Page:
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Education & Labor Committee Republicans

Contact: Press Office (202) 226-9440
Part 5: Ten Years Later, A Better Way Forward for K-12 Schools
Reviewing the Facts

House Education and the Workforce Committee Republicans recently released two pieces of draft legislation designed to rewrite elementary and secondary education law, currently known as No Child Left Behind. The Student Success Act and the Encouraging Innovation and Effective Teachers Act are commonsense proposals that will help raise the bar on student learning and put more decisions back in the hands of state and local education leaders. Take a look at some key facts:

FACT: The Student Success Act and the Encouraging Innovation and Effective Teachers Act will help schools hire and retain better teachers.

No Child Left Behind’s “Highly Qualified Teacher” requirements forced schools to focus on an educator’s credentials and tenure instead of his or her ability to improve student learning. It’s time to steer the conversation away from ‘highly qualified’ and toward ‘highly effective.’ The Republican proposals will eliminate the antiquated “Highly Qualified Teacher” requirements and instead allow states and school districts to develop their own teacher evaluation systems. States and school districts must make student achievement levels a key factor in teacher performance, and parents, teachers, and local education leaders must be engaged in the development of the evaluation system.

Additionally, the proposals will consolidate several federal teacher quality programs into a new Teacher and School Leader Flexible Grant. This grant program will award funds to states and school districts to implement innovative initiatives that have a proven track record for successfully recruiting more effective teachers to the classroom.

FACT: The Student Success Act and the Encouraging Innovation and Effective Teachers Act will help ensure taxpayers’ investments in K-12 education are used more efficiently to improve student performance.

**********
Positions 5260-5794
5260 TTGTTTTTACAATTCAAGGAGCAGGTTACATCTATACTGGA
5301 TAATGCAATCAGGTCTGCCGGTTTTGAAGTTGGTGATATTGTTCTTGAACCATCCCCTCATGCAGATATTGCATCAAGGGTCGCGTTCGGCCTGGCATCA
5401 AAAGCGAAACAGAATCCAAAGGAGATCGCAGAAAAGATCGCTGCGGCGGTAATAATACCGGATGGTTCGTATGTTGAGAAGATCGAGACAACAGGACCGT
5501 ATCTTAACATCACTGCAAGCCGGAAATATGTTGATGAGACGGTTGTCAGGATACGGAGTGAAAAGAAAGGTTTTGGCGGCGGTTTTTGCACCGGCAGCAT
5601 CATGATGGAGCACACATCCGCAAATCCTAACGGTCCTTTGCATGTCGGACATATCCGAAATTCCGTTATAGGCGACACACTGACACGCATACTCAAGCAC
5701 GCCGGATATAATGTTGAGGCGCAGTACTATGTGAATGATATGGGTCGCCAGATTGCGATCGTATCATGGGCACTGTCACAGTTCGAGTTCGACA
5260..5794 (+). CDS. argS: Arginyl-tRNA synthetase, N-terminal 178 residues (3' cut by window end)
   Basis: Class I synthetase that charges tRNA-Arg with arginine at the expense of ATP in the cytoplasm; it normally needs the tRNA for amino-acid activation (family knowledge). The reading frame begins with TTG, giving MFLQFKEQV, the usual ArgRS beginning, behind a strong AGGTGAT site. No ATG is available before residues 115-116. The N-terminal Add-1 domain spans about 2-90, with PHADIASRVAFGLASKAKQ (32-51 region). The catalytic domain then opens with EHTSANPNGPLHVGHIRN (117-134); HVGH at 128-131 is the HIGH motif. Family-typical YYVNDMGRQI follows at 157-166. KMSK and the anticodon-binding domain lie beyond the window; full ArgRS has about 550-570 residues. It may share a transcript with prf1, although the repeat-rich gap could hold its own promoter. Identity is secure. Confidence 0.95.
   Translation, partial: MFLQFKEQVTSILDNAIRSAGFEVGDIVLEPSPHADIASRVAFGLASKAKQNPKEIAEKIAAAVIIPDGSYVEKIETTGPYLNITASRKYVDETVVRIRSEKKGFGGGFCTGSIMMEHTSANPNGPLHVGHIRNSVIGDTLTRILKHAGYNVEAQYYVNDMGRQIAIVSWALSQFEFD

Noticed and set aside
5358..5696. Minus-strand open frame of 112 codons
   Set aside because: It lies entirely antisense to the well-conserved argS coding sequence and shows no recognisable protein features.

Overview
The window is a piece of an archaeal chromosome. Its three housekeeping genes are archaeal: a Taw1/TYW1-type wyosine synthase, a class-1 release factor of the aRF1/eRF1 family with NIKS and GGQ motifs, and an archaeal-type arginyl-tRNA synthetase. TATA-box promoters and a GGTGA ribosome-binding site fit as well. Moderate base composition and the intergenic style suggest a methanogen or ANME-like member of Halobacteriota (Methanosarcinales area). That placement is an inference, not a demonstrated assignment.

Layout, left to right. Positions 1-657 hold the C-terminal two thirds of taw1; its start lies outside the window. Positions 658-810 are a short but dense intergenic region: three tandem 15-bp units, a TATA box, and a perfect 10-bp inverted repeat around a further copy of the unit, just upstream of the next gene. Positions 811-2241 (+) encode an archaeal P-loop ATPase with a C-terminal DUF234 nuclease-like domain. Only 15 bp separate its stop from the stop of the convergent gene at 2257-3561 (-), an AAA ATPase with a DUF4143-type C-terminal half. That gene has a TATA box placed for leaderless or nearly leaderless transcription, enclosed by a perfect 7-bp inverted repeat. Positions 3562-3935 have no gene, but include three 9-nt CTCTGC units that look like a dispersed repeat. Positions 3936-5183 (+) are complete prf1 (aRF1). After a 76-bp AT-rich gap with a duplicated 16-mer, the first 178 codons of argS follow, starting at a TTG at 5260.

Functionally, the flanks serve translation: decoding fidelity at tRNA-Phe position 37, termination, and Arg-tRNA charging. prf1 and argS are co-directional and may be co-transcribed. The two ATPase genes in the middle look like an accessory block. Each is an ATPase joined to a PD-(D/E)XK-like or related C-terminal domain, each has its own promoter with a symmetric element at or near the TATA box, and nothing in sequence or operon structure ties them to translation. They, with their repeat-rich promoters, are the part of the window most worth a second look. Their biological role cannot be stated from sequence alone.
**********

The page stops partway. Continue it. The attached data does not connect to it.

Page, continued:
The Department of Education currently operates more than 80 programs tied to K-12 classrooms. Many of these programs are duplicative, and several have proved unsuccessful.  The Student Success Act and the Encouraging Innovation and Effective Teachers Act eliminate ineffective programs and provide states and school districts enhanced flexibility in the use of federal education funds, so they can apply resources to the programs and initiatives that best meet the needs of students.

FACT: The Student Success Act and the Encouraging Innovation and Effective Teachers Act will allow schools to dedicate additional resources to specific student populations, such as migrant students, English Learners, and Native Americans.

Under No Child Left Behind, federal assistance for certain student populations is fractured into rigid funding streams that can only be applied to a specific group of students. As a result, schools may not have the appropriate funds to adequately serve their unique population of students.

To help ensure all students are making progress in the classroom, the Republican proposals will retain separate funding for five student assistance programs (Migrant Education, Neglected and Delinquent, English Language Acquisition, Rural Education, and Indian Education programs) and continue requiring the disaggregation of student data. However, states and school districts will be granted the flexibility to use funds received under any of these programs for activities authorized in any of the other Title I student assistance programs.

FACT: The Student Success Act and the Encouraging Innovation and Effective Teachers Act will improve school choice and help parents become more involved in their children’s classroom experience.

In addition to engaging parents in the development of local teacher evaluation systems, the proposals will incorporate the policies of the Empowering Parents through Successful Charter Schools Act (H.R. 2218), which supports the establishment of more high quality charter schools in communities across the United States. H.R. 2218 was approved by the U.S. House of Representatives in September, 2011, with bipartisan support. Furthermore, the proposals will reauthorize the existing Magnet Schools program to support additional education options for students.

House Education and the Workforce Committee Republicans are leading the way toward a better education system in which parents, teachers and state and local leaders are empowered to build superior schools and improve student achievement. To read more about the ways the new proposals benefit children and families, protect schools from overly prescriptive federal mandates, and encourage innovation in the classroom, click here:

Part 1: New Republican Proposals Advance Education Reform
Part 2: Returning Responsibility for Student Achievement to State and Local Leaders
Part 3: Supporting Effective Teachers in Every Classroom
Part 4: Ending the Education Secretary’s Overreach

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